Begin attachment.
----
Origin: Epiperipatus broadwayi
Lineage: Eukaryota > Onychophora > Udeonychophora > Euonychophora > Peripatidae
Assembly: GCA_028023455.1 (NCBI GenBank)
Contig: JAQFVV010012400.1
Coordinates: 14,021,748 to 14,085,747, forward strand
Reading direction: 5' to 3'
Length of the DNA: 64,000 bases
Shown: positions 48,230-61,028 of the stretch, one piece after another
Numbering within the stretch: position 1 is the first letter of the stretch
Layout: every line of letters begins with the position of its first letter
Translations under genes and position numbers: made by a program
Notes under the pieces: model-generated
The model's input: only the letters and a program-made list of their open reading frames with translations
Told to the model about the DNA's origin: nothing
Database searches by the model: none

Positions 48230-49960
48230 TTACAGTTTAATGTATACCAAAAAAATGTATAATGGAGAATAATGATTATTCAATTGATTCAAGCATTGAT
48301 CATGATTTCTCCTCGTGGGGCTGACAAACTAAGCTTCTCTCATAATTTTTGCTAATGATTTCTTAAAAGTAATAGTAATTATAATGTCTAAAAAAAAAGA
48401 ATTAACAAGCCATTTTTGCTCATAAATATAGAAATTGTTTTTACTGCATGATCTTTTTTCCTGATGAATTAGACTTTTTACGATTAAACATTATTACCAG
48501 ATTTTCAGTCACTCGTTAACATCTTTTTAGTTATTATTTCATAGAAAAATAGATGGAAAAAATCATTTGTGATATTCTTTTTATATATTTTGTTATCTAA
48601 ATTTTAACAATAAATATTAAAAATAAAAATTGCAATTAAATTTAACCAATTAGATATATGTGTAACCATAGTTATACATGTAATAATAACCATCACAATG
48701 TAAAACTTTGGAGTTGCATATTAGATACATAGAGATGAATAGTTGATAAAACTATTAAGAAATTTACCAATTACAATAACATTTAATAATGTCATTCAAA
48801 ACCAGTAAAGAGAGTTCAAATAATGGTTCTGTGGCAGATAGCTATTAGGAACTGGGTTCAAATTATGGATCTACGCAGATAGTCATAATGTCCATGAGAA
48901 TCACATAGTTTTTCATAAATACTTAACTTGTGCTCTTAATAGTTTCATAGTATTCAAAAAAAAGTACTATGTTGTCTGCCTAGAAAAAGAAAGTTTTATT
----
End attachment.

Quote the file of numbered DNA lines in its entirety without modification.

Origin: Epiperipatus broadwayi
Lineage: Eukaryota > Onychophora > Udeonychophora > Euonychophora > Peripatidae
Assembly: GCA_028023455.1 (NCBI GenBank)
Contig: JAQFVV010012400.1
Coordinates: 14,021,748 to 14,085,747, forward strand
Reading direction: 5' to 3'
Length of the DNA: 64,000 bases
Shown: positions 48,230-61,028 of the stretch, one piece after another
Numbering within the stretch: position 1 is the first letter of the stretch
Layout: every line of letters begins with the position of its first letter
Translations under genes and position numbers: made by a program
Notes under the pieces: model-generated
The model's input: only the letters and a program-made list of their open reading frames with translations
Told to the model about the DNA's origin: nothing
Database searches by the model: none

Positions 48230-49960
48230 TTACAGTTTAATGTATACCAAAAAAATGTATAATGGAGAATAATGATTATTCAATTGATTCAAGCATTGAT
48301 CATGATTTCTCCTCGTGGGGCTGACAAACTAAGCTTCTCTCATAATTTTTGCTAATGATTTCTTAAAAGTAATAGTAATTATAATGTCTAAAAAAAAAGA
48401 ATTAACAAGCCATTTTTGCTCATAAATATAGAAATTGTTTTTACTGCATGATCTTTTTTCCTGATGAATTAGACTTTTTACGATTAAACATTATTACCAG
48501 ATTTTCAGTCACTCGTTAACATCTTTTTAGTTATTATTTCATAGAAAAATAGATGGAAAAAATCATTTGTGATATTCTTTTTATATATTTTGTTATCTAA
48601 ATTTTAACAATAAATATTAAAAATAAAAATTGCAATTAAATTTAACCAATTAGATATATGTGTAACCATAGTTATACATGTAATAATAACCATCACAATG
48701 TAAAACTTTGGAGTTGCATATTAGATACATAGAGATGAATAGTTGATAAAACTATTAAGAAATTTACCAATTACAATAACATTTAATAATGTCATTCAAA
48801 ACCAGTAAAGAGAGTTCAAATAATGGTTCTGTGGCAGATAGCTATTAGGAACTGGGTTCAAATTATGGATCTACGCAGATAGTCATAATGTCCATGAGAA
48901 TCACATAGTTTTTCATAAATACTTAACTTGTGCTCTTAATAGTTTCATAGTATTCAAAAAAAAGTACTATGTTGTCTGCCTAGAAAAAGAAAGTTTTATT